Any audiophiles out there?

Discussion in 'The Club House' started by 12fretter, Dec 1, 2012.

  1. 12fretter

    12fretter New Member

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    My old faithful Kenwood 5.1 surround receiver bit the dust tonight while watching a movie with the family. I'm looking to replace it with a used 7.1 but am on a limited budget. Maybe $2-300...maybe a tad more if necessary. I've been out of touch with technologies for a while.

    Here is my setup. My front speakers are my beloved KEF floor towers, a Velodyne subwoofer and JBL rears. I'm not interested in adding the 6 and 7 speakers right now, but will in the near future.

    I ran across an NAD on ebay that has my interest and since I have owned an NAD power amp for many years, I know they are quality products. I also ran across this Yamaha (that once listed for $1800) on Craigslist.

    Anyone have an opinion? Right now, I'm leaning toward the NAD for two reasons. One, the name. Two, it's tested from a dealer. But what features should I look for? HDMI is nice to have, but is it really necessary? The quality is no better than s-video or component. It only adds digital audio in the same cable making it convenient.

    Let me know, hopefully soon. I can't deal with watching movies through my TV speakers!
     
  2. Yunus

    Yunus New Member

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    I would not call myself an audiophile because I'm just to cheap. :D

    That said, I just bought a soundbar for my TV and it's a 2.1 and the sub is wireless, it cost $180 and it's nice. It's not surround sound or amazing in any way but it's 100 times better than the built in TV speakers.

    My other comment is about HDMI, I think you should get it. I'm assuming that you have more than one source that you get sound from. This means that you need to run all different types of cables into your receiver or run them through a single device and if that device is a TV it's likely that the output no your TV will downgrade any signal to 2 channel, it's uncommon for TV's to pass through the same signal it receives. For that reason I recommend using HDMI and have the receiver as the hub for all your sound needs. Also it's important to check if the receiver you choose has the ability to adjust the timing of the signal to align it with your TV picture, sometimes with digital conversions the timing is slightly off. Even my inexpensive soundbar has that feature which I don't need for my DirecTv box but I do need for my HTPC.

    One last thing, I have been very happy with items I have gotten from Monoprice. They are cheap and not brand name but if your looking to save money they are usually better than anything else in the price range but I'm not trying to convince you they sound better than an expensive setup just better than anything else in the price range.
     

  3. partdeux

    partdeux Well-Known Member

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    that is so 2 years ago :)

    Best Buy is doing some incredible price matching to online pricing. I just picked up an AWESOME SC-65 for 1,100 out the door. Well worth the upgrade in cost.
     
  4. john300k

    john300k New Member

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    I still have my 1978 McIntosh receiver and 1973 Klipsch speakers..
     
  5. Sonic82

    Sonic82 New Member

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    HDMI is absolutely necessary. We order all our movies through a laptop fed to the reciever on to the TV via HDMI. It's the way to go IMO. I've got a Yamaha upstairs and a Pioneer downstairs...both good units.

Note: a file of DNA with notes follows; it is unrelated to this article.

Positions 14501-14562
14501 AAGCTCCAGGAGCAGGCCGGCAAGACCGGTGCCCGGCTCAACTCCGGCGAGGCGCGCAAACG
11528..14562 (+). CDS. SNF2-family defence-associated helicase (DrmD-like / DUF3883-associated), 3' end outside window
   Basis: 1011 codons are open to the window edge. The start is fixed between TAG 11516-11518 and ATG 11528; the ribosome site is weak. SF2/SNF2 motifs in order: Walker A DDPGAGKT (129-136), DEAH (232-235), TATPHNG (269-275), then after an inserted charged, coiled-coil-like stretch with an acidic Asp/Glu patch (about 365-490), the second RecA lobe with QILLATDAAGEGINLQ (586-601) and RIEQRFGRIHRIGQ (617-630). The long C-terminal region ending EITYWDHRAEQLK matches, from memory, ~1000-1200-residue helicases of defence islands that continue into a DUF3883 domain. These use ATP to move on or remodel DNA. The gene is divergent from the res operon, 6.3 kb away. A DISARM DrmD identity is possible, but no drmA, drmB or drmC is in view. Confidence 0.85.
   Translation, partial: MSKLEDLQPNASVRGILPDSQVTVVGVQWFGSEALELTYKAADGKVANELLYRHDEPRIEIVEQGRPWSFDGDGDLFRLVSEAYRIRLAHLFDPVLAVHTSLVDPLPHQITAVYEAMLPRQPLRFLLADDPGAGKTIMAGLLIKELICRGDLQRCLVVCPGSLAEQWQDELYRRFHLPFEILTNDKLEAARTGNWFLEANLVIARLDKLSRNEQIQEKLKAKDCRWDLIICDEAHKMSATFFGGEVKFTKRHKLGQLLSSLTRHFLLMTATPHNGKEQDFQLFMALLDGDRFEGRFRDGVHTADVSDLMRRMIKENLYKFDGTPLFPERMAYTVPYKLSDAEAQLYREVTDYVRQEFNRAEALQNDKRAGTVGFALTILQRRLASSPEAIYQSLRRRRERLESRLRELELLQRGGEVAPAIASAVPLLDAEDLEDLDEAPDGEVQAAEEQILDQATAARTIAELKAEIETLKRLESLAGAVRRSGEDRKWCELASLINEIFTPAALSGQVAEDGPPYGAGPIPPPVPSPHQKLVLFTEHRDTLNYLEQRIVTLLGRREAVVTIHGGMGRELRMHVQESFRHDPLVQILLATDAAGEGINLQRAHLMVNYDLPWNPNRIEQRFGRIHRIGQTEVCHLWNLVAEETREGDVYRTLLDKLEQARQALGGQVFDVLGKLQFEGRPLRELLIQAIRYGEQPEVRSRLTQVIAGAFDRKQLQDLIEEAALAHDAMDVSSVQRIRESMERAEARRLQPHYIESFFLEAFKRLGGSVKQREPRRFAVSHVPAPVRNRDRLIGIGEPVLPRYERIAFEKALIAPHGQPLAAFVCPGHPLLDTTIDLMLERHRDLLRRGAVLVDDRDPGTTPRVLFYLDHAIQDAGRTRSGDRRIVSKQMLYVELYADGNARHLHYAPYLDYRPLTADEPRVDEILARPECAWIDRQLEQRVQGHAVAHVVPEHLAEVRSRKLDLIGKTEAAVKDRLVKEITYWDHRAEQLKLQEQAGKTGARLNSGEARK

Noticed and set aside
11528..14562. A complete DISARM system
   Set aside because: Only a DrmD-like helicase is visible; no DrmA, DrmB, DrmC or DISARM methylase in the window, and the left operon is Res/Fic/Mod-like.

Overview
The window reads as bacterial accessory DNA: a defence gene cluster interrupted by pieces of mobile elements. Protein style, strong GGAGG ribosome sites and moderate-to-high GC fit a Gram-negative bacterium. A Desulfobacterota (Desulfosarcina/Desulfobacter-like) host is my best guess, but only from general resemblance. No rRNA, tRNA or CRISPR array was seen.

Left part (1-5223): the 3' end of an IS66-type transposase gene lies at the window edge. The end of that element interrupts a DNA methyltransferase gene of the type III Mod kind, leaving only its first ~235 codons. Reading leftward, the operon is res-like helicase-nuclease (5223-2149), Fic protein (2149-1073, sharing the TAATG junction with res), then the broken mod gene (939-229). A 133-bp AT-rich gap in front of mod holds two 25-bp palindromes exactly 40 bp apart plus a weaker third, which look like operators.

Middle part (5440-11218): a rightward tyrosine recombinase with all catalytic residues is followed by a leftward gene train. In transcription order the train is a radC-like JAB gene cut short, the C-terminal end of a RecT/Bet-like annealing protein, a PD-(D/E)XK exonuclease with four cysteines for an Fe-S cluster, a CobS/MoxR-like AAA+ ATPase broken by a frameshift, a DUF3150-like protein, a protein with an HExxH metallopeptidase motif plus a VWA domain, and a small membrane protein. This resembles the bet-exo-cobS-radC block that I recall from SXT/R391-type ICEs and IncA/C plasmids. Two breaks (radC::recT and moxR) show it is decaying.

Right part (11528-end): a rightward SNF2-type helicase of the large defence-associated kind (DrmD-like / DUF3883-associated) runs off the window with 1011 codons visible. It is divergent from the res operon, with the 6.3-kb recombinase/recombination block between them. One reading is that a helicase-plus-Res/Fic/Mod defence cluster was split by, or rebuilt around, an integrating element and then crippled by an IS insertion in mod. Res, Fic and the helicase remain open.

6. gunnut07

    gunnut07 New Member

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    YOU can get many great HDMI ready Home Theater REciever for not much money.

    Take a look at this Onkyo for only $250 Granted it is not 7.1 but 5.1 but it has 4 HDMI ports. Plus it is 3D ready (If you want to watch a dim movie in a dark room with sunglasses on). http://www.crutchfield.com/p_580TXS313/Onkyo-TX-SR313.html?tp=179
     
  7. mrm14

    mrm14 Active Member

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    I use a NAD T773 A/V amp as a pre amp by unbridging the internal amp and use (4) Parasound HCA 1500 amps to bi-amp my front and rear speakers. However, this A/V amp run a set of 8 ohm BG hybrid cone/ribbon speakers very nice. The voice channel is still driven off the intergral amplifier section in the NAD T773. NAD has replaced the T773 with a newer model two years ago. I use Wisdom Audio ribbon front and rear speakers with 12" bass drivers and 42" ribbons. The mid channel speakers I can add later when I build a bigger theater room. For now and the size the room, the A/V amp in the 5.1 configuration is more than fine. It is a 7.1 A/V amp however. My sub woofer has twin 12" drivers with a 1200 watt internal amp which is the same as the bass drivers used in the Wisdom ribbon speakers.

    I use HDMI and fiber TOSS link on the OPPO BDP80 BluRay DVD/CD player and component on the NAD M55 DVD/CD player. The NAD M55 is more for sound and the component cableing gives a much warmer, not so digital, sound.

    Also, I run a Thorn semi-auto turntable for the 2000 or so pristine vinyl records I have. Nothing digital beats the sound of vinyl and I still buy new vinyl. The truntable is also using componet cableing.

    That being said the NAD equipment rocks!!! I don't like Yamaha equipment as it deosn't come close to NAD performance.
     
    Last edited: Dec 2, 2012
  8. WebleyFosbery38

    WebleyFosbery38 New Member

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    A $300 7.1 is a challenge in itself especially since you used the word "Audiophile", hard to get a single AP speaker for that much less a SS receiver. NAD has made some pretty good stuff but Ive seen them go up in smoke more than once and they are a bit light on power compared to some of the less Highend names. The Yamaha is pound for pound more powerful, likely class A and will keep the THD to a minimum while giving you plenty of punch. Actually, the Onkyo is a great all around receiver and a reasonable price for what your doing, if you buy it new, you will be sure its gonna work as it should. Also, if you buy new, think about a receiver that has built in wireless Podcasting, handy if you have tons of stuff on an Ipod or Iphone.

    Good luck with your hunting!